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Dominican missionary, b. at Fuenteovejuna, 1510; d. in Mexico, 1591. In the world his name was Juan de Ecija; his father was Hernando de Ecija. At the age of thirteen he asked to be admitted into the Order of St. Francis, but was refused. His father having died, he emigrated to New Spain (Mexico) with his elder brother, Hernando de Paz, who became secretary of the first royal audiencia.
Prosperity spoiled Hernando, but the younger brother, Juan, kept aloof from the temptations of wealth and ambition, and entered the Order of Dominicans in 1531, or 1532. He assumed the name of Domingo de Ia Anunciación, under which he thereafter was known. He was one of the most zealous instructors of the Mexican Indians in the sixteenth century. During the epidemic of 1545 he attended to the natives unceasingly, regardless of himself, and administered the sacraments, from Mexico as far south as Oaxaca, wandering on foot from village to village. In 1559, Fray Domingo, with three other priests and a lay brother, all of the Order of St. Dominic, accompanied Don Tristan de Arellano y Luna on his disastrous expedition to Florida. Shipwrecked, deprived of almost every resource, he suffered the worst. All attempts to penetrate inland failed, and the survivors had to go back as best they could. After his return to Mexico he continued as teacher among the Indians, but was twice prior of the convent of Santo Domingo at the capital, once prior of the convent of Puebla, four times master of novices, and definidor in various provincial councils. In 1585 he became blind and died six years later, universally regretted for his virtues and untiring devotion to the cause of religion and education, chiefly of the Indians. His elder brother, Hernando, finally induced by him to abandon the life of dissipation he had been leading, also became a Dominican, and rose to a high position in the order. Fray Domingo de la Anunciación has left, as far as is known, only one literary monument, which is very rare. It bears the title: "Doctrina Xpiana Breve y Compendiosa &ca &ca" (Mexico, 1565), and is a dialogue between master and pupil on the Christian doctrine, in Spanish and Mexican.
The biography of Fray Domingo is based almost exclusively upon the work of Fray AGUSTÍN DAVILA PADILLA: Historia de la Fundación y discorso de la provincia de Santiago de México de la orden de Predicadores (first edition, Madrid, 1596; second, Brussels 1625; third, with a different title, valladolid, 1634). The book is exceedingly rare. That the Doctrina Xpiana was said to be printed in 1545, instead of 1565, is an error due to Padilla. That error was repeated by NICOLAS ANTONIO, Biblioteca Hispana Nova (1670); by LEON Y PINELO, Epítome de la Biblioteca Oriental y Occidental (Madrid, 1738), II; and BÉRISTAIN DE SOUZA, Biblioteca hispano-americana setentrional (Mexico, 1816), to be finally corrected by GARCIA YCAZBALCETA, Bibliografía mexicana del Siglo XVI (Mexico, 1886), in which book the frontispiece of the Doctrina is given, with numerous data on the life of the author. On the Florida mission see Documentos inéditos de Indias; BUCKINHAM-SMITH, Colección de Documentos para la Historia de la Florida; CÁRDENAS Y ZCANO (pseudonym for Bárcia), Ensayo cronológico para la Historia de la Florida; GERÓNIMO DE MENDIETA, Historia Eclesiástica indiana (published by Ycazbalceta); WOOOBURY-LOWERY, Spanish Settlements in the United States, I.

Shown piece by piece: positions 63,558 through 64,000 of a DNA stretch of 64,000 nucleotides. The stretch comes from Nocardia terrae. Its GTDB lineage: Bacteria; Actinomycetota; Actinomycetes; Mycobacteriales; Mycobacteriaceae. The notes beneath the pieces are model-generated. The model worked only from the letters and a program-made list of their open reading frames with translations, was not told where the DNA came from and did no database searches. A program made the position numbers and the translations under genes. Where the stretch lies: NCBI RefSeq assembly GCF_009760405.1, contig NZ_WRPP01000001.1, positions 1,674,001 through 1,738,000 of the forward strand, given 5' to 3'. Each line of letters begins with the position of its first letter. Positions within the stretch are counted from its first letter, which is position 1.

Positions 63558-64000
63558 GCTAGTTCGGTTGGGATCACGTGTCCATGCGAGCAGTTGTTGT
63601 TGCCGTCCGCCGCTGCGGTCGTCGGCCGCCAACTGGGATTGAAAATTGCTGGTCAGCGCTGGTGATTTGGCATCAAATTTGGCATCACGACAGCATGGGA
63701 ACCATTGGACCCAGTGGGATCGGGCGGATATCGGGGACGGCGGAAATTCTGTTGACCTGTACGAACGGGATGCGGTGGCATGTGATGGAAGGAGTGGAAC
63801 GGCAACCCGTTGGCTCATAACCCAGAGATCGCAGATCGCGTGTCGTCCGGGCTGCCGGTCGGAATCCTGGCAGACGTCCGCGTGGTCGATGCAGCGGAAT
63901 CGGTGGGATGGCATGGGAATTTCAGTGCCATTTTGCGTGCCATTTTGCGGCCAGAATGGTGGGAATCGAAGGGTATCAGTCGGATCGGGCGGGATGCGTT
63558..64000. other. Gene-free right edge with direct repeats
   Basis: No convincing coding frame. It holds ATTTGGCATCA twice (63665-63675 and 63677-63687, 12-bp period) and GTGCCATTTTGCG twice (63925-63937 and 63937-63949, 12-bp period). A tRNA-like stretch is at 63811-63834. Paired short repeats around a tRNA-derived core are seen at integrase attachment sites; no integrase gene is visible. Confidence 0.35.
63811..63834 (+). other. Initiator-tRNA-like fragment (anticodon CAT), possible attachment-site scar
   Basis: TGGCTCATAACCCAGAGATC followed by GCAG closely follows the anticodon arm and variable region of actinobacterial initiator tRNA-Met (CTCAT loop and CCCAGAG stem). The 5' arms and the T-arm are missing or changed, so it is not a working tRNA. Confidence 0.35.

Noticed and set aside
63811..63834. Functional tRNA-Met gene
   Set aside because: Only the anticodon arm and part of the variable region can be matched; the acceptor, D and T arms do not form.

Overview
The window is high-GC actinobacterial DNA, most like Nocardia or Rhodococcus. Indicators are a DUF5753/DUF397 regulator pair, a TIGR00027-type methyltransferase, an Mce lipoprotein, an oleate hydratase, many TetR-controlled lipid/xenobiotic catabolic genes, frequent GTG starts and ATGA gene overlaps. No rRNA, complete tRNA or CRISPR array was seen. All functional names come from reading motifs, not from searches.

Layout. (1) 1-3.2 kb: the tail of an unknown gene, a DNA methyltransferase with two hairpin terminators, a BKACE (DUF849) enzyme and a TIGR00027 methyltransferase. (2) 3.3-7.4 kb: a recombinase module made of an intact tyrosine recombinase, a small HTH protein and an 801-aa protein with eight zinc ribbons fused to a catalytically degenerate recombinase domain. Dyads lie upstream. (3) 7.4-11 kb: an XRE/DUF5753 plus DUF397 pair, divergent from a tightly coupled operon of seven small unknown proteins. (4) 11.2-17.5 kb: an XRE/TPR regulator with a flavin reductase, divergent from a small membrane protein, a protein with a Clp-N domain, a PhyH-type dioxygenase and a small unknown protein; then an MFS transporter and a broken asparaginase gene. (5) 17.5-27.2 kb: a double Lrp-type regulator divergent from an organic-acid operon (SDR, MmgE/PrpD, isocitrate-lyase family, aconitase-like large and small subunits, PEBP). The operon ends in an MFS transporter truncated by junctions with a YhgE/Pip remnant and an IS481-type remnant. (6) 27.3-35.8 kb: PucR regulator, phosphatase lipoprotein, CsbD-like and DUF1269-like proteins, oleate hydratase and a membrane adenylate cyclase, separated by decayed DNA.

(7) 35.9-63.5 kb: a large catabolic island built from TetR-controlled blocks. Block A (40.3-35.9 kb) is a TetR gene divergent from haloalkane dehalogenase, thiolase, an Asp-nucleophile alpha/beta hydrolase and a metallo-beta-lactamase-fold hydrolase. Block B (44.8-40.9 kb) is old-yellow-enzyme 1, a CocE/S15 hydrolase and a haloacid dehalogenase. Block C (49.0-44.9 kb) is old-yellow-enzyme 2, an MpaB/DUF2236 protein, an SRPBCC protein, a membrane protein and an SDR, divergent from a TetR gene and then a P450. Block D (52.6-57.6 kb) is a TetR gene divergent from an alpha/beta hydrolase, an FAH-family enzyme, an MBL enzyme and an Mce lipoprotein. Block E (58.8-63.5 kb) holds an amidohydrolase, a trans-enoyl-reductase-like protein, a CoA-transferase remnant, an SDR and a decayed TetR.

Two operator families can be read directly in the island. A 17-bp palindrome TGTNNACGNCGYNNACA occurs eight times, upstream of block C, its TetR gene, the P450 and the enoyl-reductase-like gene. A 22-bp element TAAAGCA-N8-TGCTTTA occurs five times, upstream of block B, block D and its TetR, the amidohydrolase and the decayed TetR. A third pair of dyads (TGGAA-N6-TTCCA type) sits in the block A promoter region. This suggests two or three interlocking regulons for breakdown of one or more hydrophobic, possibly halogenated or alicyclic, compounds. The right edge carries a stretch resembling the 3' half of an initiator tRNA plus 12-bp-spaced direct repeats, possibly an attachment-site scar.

APA citation. (1907). Fray Domingo de la Anunciación. In The Catholic Encyclopedia. New York: Robert Appleton Company. http://www.newadvent.org/cathen/01591a.htm
MLA citation. "Fray Domingo de la Anunciación." The Catholic Encyclopedia. Vol. 1. New York: Robert Appleton Company, 1907. <http://www.newadvent.org/cathen/01591a.htm>.
Transcription. This article was transcribed for New Advent by Vivek Gilbert John Fernandez. Dedicated to Fray Domingo de la Anunciación, and all who champion the Catholic Faith.
Ecclesiastical approbation. Nihil Obstat. March 1, 1907. Remy Lafort, S.T.D., Censor. Imprimatur. +John Cardinal Farley, Archbishop of New York.
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